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Turkmenistan: Market Profile

Photo: Turkmenistan factsheet
Photo: Turkmenistan factsheet

1. Overview

Turkmenistan is a large but sparsely inhabited country with abundant hydrocarbon resources, particularly natural gas. Turkmenistan's gas reserves are estimated to be the world's fourth largest, representing about 10% of global reserves. In addition to cotton and natural gas, the country is rich in petroleum, sulphur, iodine, salt, bentonite clays, limestone, gypsum and cement – all potential inputs to chemical and construction industries. That said, Turkmenistan is still at an early stage of development. The public sector and state-owned entities continue to dominate the economy and the labour market. Apart from the hydrocarbon sector, foreign direct investment remains limited and principally linked to suppliers' contracts. The government's industrial policy looks to promote non-hydrocarbon activity. Nevertheless, tight administrative controls and the public sector's large overall role in economic activity remain the key obstacles to private sector development in Turkmenistan.

Sources: World Bank, Fitch Solutions

2. Major Economic/Political Events and Upcoming Elections

September 2016
Constitutional changes extended the presidential term limit from five to seven years ahead of a presidential vote on February 12, 2017. The constitutional amendment also included the removal of the 70-year age limit, and to allow the president to serve without term limits.

February 2017
President Berdymukhamedov gained a third term in office.

September 2017
Turkmenistan launched the USD1.5 billion GarabogazKarbamid nitrogen fertiliser plant, located near the Caspian coastal city of Garabogaz, Balkan Region. The project also involved the construction of a 50MW natural gas-fired combined heat and power plant, as well as an access road to Bekdash port and a new water treatment plant.

October 2017
Turkmenistan President Berdymukhamedov signed a decree to gradually phase out subsidies for water, gas and electricity. Berdymukhamedov stated that the savings obtained from phasing out these subsidies would help to fund a seven-year investment programme.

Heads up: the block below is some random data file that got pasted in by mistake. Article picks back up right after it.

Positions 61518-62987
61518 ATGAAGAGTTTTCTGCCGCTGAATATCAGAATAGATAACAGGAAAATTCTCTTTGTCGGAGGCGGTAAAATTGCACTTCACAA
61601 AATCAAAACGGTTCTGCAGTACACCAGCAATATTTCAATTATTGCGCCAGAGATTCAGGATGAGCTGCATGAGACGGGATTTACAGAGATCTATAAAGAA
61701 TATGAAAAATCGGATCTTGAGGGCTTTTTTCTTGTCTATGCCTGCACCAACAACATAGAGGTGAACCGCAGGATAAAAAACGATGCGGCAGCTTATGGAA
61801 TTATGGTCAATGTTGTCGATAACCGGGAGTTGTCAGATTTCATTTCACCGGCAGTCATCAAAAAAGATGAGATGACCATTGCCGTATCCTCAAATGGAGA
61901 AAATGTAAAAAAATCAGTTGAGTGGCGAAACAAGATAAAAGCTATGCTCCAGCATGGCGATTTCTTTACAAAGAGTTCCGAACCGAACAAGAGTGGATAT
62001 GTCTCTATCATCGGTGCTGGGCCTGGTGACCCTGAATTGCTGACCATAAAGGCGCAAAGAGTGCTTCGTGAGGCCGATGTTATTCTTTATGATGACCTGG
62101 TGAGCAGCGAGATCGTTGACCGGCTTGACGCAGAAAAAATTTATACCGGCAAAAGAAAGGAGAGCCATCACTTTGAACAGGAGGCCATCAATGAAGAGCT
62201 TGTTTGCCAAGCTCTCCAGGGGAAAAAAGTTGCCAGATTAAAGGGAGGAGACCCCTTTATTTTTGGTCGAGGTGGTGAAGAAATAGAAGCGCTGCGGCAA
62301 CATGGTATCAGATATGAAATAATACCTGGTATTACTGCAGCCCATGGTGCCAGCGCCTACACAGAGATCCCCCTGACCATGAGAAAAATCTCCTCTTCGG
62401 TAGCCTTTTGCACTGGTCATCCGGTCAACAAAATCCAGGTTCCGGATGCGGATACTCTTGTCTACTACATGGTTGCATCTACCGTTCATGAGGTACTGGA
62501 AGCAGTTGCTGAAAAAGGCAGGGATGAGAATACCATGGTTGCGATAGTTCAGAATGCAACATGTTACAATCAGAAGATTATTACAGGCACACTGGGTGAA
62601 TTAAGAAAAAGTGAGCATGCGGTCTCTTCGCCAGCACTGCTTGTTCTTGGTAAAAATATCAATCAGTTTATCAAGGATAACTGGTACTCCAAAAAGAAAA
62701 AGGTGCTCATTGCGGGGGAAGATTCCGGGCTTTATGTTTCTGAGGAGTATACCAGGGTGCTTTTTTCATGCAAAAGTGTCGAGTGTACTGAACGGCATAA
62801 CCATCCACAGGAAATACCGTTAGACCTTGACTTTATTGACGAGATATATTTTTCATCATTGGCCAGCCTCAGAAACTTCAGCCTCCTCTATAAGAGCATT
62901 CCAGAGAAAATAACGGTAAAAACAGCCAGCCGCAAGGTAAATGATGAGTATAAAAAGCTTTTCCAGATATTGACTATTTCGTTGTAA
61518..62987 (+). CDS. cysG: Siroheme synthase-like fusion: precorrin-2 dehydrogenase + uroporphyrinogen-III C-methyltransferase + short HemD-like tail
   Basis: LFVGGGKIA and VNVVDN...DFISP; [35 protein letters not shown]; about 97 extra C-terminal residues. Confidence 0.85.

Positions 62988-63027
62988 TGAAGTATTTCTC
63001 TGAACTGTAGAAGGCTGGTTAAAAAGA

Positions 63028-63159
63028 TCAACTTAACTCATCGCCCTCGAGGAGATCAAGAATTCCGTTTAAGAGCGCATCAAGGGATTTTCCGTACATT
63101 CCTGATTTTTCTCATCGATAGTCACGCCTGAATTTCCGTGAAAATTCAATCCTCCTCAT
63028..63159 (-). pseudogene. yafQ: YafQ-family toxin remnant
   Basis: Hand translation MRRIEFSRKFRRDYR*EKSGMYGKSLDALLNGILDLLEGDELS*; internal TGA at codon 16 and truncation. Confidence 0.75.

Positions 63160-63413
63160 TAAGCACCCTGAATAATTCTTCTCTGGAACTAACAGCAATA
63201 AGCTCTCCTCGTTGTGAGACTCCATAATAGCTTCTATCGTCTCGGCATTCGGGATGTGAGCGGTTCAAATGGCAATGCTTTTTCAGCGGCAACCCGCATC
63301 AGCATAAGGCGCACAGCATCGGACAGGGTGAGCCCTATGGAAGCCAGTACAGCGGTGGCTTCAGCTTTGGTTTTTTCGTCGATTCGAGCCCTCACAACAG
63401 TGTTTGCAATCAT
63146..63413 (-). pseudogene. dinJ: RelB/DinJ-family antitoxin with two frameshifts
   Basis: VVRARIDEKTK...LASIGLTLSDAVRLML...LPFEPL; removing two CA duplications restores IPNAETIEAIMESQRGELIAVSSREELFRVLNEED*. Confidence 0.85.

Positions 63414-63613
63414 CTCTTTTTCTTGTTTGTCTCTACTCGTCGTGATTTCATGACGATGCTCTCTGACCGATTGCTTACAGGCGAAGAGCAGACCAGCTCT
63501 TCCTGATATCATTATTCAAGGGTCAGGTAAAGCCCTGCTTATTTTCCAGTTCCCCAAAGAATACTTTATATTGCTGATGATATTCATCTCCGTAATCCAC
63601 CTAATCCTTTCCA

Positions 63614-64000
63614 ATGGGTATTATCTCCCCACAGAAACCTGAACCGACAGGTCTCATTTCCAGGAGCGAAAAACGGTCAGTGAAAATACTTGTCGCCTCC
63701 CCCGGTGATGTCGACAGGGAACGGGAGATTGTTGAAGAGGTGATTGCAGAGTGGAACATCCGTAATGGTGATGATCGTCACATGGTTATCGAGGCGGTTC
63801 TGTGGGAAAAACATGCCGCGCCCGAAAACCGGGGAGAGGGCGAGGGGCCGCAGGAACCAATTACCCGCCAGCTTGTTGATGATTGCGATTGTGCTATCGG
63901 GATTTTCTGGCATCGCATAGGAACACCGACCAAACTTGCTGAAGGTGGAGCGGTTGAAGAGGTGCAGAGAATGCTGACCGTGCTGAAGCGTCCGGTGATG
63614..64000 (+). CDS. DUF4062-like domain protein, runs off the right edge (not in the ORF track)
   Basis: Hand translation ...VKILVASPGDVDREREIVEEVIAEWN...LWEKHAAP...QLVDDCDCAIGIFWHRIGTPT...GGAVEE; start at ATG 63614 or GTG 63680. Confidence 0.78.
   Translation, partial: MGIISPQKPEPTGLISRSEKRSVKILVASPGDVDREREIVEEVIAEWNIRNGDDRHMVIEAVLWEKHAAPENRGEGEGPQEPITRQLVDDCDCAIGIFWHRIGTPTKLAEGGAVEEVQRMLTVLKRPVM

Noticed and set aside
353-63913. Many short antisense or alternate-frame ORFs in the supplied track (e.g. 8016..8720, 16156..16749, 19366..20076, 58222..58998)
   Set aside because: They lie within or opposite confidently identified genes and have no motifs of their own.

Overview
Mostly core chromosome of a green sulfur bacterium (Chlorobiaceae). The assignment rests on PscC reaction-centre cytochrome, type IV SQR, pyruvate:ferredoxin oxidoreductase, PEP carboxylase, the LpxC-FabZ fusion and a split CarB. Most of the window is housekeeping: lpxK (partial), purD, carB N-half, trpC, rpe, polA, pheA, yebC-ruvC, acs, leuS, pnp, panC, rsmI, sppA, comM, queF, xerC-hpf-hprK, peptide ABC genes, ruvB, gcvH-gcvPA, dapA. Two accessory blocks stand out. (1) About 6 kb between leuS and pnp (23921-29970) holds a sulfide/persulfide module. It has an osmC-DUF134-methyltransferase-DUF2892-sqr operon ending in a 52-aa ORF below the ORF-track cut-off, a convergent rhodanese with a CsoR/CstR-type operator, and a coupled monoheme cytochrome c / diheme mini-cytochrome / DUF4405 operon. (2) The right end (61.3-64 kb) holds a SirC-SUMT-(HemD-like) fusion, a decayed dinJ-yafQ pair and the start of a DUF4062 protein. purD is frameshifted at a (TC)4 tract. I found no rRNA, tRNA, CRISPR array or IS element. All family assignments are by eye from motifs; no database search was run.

February 2018
Regional leaders strengthened construction work on the Afghan section of the natural gas pipeline that will link Turkmenistan through Afghanistan to Pakistan and India.

June 2018
The European Bank for Reconstruction and Development (EBRD) invested more than EUR250.0 million in various sectors of the Turkmen economy within 65 investment projects throughout the country and supported more than 200 enterprises within consulting projects.

August 2018
Five Caspian nations (Azerbaijan, Iran, Kazakhstan, Russia and Turkmenistan) signed a new Convention on the Legal Status of the Caspian Sea in Aktau, Kazakhstan. The convention focused on the legal status of the Caspian Sea and the rights of the five bordering nations, with key areas of interest including the division of natural resources, territorial rights and enhancing multilateral relations.

November 2018
The Asian Development Bank approved a USD500.0 million loan in November 2018 for the USD675.0 million National Power Grid Strengthening Project in Turkmenistan. The loan aimed to boost Turkmenistan's transmission network and made power supply in the country more reliable. When completed in 2023, this will help boost Turkmenistan's capacity to trade electricity and increase the volume of current electricity exports to Afghanistan.

Sources: BBC Country Profile – Timeline, Reuters, Fitch Solutions

3. Major Economic Indicators

Graph: Turkmenistan real GDP and inflation
Graph: Turkmenistan real GDP and inflation
Graph: Turkmenistan GDP by sector (2015)
Note: There are no complete data available for 2016 and 2017
Graph: Turkmenistan GDP by sector (2015)
Note: There are no complete data available for 2016 and 2017
Graph: Turkmenistan unemployment rate
Note: Data show total unemployment
Graph: Turkmenistan unemployment rate
Note: Data show total unemployment
Graph: Turkmenistan current account balance
Graph: Turkmenistan current account balance

e = estimate, f = forecast
Sources: IMF, World Bank, Fitch Solutions
Date last reviewed: December 6, 2018

4. External Trade

4.1 Merchandise Trade

Graph: Turkmenistan merchandise trade